August 2017

Legal & Ethical Classroom Considerations

By Carolyn Stone, Ed.D.
Teachers as a Barrier to Classroom Curriculum
You have a teacher who has never allowed you to come into her classroom to deliver your curriculum. Your curriculum advantages students, and you are distressed that her students never get to benefit. How do you proceed?

Teachers’ motives might be to protect instructional time, but sometimes teachers may fear classroom visitors will learn of their failings. Politically astute school counselors will figure out how to frame their classroom curriculum lessons to connect them to the academic success equation. It is a reasonable and legitimate response for a teacher to be protective of classroom instruction time. Teaching is a demanding job, and teacher’s evaluations are more and more dependent on student success on high-stakes tests. It is also the skilled school counselor who will negotiate the political landmines to assuage the fears of those teachers who worry the school counselor might discover something negative about them or their classroom. It may be tempting to write off teachers who won’t let you into their classroom, but for students’ sake it is better to figure out how to keep the lines of communication open and to address whatever concerns the teacher has so you can deliver classroom instruction. Providing information to teachers in general terms about how the lesson will help their students and involving the teacher in determining or approving at least a portion of the content will go a long way in forming an ally for your program.

A Teacher’s Classroom Management
Over the course of time, you have learned a great deal about different teachers’ classroom management effectiveness. One particular teacher has a chaotic classroom, which has a negative impact on certain students. School administration seems to be unaware of her ineffectiveness in classroom management skills. What is your role, if any, in this situation?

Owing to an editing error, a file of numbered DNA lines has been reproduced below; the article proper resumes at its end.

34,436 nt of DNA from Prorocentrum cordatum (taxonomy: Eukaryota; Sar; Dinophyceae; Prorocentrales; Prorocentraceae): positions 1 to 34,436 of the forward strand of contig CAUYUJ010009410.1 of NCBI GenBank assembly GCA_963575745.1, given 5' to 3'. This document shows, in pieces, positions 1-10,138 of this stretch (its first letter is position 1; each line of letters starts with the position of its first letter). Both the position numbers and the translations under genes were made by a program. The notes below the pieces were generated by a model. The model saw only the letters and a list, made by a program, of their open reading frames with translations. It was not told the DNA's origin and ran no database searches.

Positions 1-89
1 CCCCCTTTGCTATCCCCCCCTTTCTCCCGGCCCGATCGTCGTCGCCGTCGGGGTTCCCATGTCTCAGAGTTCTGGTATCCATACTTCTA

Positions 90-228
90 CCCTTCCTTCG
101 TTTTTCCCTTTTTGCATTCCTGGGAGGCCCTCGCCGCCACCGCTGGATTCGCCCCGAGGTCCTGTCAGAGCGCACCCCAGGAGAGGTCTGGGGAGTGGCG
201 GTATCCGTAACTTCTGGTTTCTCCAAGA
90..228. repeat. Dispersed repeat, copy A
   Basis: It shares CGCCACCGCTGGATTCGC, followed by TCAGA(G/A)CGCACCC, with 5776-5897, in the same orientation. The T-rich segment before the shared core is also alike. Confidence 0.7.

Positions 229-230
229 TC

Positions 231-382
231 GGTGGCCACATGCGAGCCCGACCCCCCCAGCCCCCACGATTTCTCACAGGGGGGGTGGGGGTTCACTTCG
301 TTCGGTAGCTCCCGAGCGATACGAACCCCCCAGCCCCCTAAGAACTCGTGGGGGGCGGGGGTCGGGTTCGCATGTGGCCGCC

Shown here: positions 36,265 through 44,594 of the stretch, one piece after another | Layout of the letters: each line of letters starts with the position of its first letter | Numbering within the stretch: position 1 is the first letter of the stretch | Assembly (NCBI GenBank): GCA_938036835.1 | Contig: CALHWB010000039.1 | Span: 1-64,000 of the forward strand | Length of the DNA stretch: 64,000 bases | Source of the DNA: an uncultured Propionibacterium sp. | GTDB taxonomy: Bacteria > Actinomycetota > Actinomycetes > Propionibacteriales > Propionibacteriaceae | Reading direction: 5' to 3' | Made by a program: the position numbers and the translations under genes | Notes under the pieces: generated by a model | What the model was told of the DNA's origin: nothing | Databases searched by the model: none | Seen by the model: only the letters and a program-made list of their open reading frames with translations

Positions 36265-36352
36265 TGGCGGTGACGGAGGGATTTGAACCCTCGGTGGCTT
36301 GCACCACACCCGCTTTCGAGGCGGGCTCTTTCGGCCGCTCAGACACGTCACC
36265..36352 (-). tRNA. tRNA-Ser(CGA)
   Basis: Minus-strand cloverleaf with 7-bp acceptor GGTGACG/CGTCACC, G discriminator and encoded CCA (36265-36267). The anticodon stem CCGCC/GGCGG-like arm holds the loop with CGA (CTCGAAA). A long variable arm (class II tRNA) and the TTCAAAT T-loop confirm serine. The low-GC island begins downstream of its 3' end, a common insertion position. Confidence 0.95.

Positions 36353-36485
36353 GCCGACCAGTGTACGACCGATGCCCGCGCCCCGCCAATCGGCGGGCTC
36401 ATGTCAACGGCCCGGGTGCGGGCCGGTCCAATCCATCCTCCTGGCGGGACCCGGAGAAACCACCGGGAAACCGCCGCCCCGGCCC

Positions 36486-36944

The school counselor cannot afford to come across as an informant or align too closely with anyone’s “camp.” The school atmosphere is not unlike the United Nations, and in potentially divisive situations the school counselor thinks like an ambassador. Having a solid, professional relationship with the principal allows the school counselor to better benefit the students and teacher in this situation. Genuine respect for teachers’ difficult job goes a long way in becoming a trusted ally and pays huge dividends for students. School counselors who trust administration to handle information about teachers appropriately will feel more secure that shared information will be used to help the teacher make strides toward a better academic and social environment. If the school counselor is uncertain the principal will deal deftly with a delicate situation or fears the knowledge might be used as a hammer, another plan may have to be developed. The principal and the school counselor need a solid relationship built on mutual understanding of the need to protect each other’s positions with teachers.

Carolyn Stone, Ed.D., is a professor at the University of North Florida and chair of ASCA’s Ethics Committee. She can be reached at cstone@unf.edu.